What is feminist archiving? Does a distinction between feminist archives and feminist archiving matter? What does feminist archiving mean to you? These were just some of the questions we asked participants who attended our online workshop, 'DIY feminist archival practices for researchers' (18th Nov. 2020). The workshop, part of the Sussex Humanities Lab open workshop 20/21 series, explored these questions but allowed us time to reflect upon the feminist approaches to archiving that have driven the creation of this archival site (Feminist Approaches to Youth Sexualities). We also discussed recent developments in feminist archival theory and practice, and how these have informed our practice within the context of the three phases of the Reanimating Data Project - portrayed in this evocative graphic illustration by Michi Mathias, which stems from our first internal workshop (2018) and reflects an effort to illustrate the complexities of the project.
Throughout the Reanimating Data Project we applied and considered our archiving practice through a feminist ethics of care framework. We carefully considered the impact that the project might have on the original interviewees and also kept in mind their right to have their voices heard while protecting their anonymity . As a team, we have tried to be self-reflective of our processes and at each stage of development have endeavoured to share lessons learned. So when we asked workshop participants to think about how they define feminist archiving, we did some of this work ourselves. So before the workshop, Sharon noted the following;
Feminst archiving is method and process - it can be applied to any archival content or collection. Feminist archives, on the other hand, also contain feminist content and are reflective of the way in which the archive was created or made manifest. Feminist archiving, to my mind, is about amplifying, recording, and safeguarding marginalised voices, and of pushing the boundaries of what we think an archive should consist of, or as Ann Stoler (2002) writes, challenging the 'borders of the archive'. Stoler juxtaposes official and unofficial records/archives/collections, of qualified and unqualified knowledge, and asks how and when archival content is deemed (in)appropriate!
I’m interested in thinking about the boundaries or borders of feminist archives, and how they are different or similar to, for example, queer archiving principles and methods, or indeed indigenous or post-colonial archives or archiving methods and practices. What might the border(s) between queer archives/archiving and feminist archives/archiving look like? Perhaps these borders don't exist! Alana Kumbier's (2014) broadly defines queer archiving as a disruptive but wholly transformative act, and in many respects, I view feminist archiving in a similar vein.
This disruptive yet transformative act is reflected in the objects that workshop participants brought and contributed to our collection of feminist objects;
These objects articulate various forms of feminst practice and identity. From the everyday objects that are taboo ('Mooncup pouches') to objects which are layered with personal meaning and reflections ('Girls studies). The objects represent the contributor's identity and are wrapped in subjective narrative - in this sense the metadata can never be objective, yet within this context we are not looking for archival pragmatism. In this context, feminist voice and representation is appropriate. In many respects, the contributions here are acts of archival activism - they document disperate collections (there is no archival fonds or provenance) yet their imperative and being stem from a specific collection policy or call to action.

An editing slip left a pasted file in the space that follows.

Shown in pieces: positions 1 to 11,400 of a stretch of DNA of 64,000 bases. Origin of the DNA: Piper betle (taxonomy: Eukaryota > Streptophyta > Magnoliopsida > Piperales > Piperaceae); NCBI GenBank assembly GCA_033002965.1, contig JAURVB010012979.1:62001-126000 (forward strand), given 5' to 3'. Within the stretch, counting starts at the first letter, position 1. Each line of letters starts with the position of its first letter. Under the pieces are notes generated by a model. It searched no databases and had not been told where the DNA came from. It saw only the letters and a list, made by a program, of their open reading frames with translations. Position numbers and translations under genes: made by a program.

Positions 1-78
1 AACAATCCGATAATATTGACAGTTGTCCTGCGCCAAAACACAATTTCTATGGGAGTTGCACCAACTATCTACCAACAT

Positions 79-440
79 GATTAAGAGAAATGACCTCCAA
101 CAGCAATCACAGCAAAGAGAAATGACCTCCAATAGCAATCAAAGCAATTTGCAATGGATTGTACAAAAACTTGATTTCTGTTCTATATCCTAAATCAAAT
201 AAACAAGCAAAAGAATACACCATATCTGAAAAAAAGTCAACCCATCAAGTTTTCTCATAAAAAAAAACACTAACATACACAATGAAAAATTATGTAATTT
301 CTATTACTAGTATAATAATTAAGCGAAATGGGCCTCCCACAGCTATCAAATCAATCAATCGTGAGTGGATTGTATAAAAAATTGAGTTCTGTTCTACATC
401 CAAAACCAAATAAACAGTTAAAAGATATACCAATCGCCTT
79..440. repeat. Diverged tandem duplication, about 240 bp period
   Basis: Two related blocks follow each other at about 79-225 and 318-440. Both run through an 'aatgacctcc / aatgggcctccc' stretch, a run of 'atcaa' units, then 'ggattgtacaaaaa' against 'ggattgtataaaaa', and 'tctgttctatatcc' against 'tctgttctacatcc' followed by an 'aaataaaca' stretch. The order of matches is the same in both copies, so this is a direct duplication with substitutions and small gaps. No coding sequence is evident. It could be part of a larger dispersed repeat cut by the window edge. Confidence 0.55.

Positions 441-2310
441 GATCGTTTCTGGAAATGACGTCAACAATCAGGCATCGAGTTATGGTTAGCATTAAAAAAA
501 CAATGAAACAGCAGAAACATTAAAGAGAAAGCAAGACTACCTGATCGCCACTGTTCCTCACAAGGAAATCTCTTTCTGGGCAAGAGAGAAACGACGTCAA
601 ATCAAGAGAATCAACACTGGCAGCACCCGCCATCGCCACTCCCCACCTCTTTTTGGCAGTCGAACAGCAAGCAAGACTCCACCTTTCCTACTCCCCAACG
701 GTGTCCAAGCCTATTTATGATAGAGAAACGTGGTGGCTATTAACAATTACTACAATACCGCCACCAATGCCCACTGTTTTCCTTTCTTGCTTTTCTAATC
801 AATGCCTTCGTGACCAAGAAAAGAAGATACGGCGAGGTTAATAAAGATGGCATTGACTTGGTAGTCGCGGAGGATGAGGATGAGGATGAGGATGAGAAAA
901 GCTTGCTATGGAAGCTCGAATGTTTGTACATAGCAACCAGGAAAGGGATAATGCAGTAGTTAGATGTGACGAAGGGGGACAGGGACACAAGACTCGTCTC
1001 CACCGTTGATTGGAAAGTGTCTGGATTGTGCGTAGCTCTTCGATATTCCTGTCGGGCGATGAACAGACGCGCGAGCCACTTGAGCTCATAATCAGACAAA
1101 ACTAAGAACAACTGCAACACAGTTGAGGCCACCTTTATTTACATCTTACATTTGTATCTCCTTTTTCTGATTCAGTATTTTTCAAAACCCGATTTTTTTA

What would you put in a feminist archive?
This brining together of disparate, personal objects is an act of community creation, and are political statements that foment the identity of contributors and connects us to each other. In this instance, our "feminist archive' (or collection) documents different aspects of feminist histories and represent inter-genertional knowledge exchange and sharing.
As Kaplan (2000) states, 'We are what we collect, we collect who we are', and while these objects are just a fragment of our identities they represent some of what and who we are individually, and collectively.
During the workshop we discussed a series of questions related to "Feminst Archiving?" in break out rooms and documented some of that conversation in an etherpad (see below). We also saved the original conversation in this object so that you can add your thoughts to the etherpad below (and we can save any contributions to the archive).
A summary of feminist archiving principles that emerged through our conversation are as follows;
- ethics of care (or led by consent) for both individuals represented and the end-user
- visibility and voice - especially concerned with marginalised voices and amplifying those.
- community rather than policy driven
- unstandard standards and DIY
- activist led (archival activism or achivism)
- acknowledgement of labour
- access rights and discussions (not everything should be shared e.g. ‘On Our Backs’ publication, Spare Rib)
- collective action and development
- skills sharing and development
- Rejection of objectivity, embracing subjectivity (challenge of metadata creation)
- Rejection of some tenets of archival theory and practice (e.g. provenance and original order) - bringing disparate collections together (or maybe this is the same as an archives collection policy!?)
- Context versus content (context is always key)
If you would like to contribute to this collection please you can do so using our contributor page below.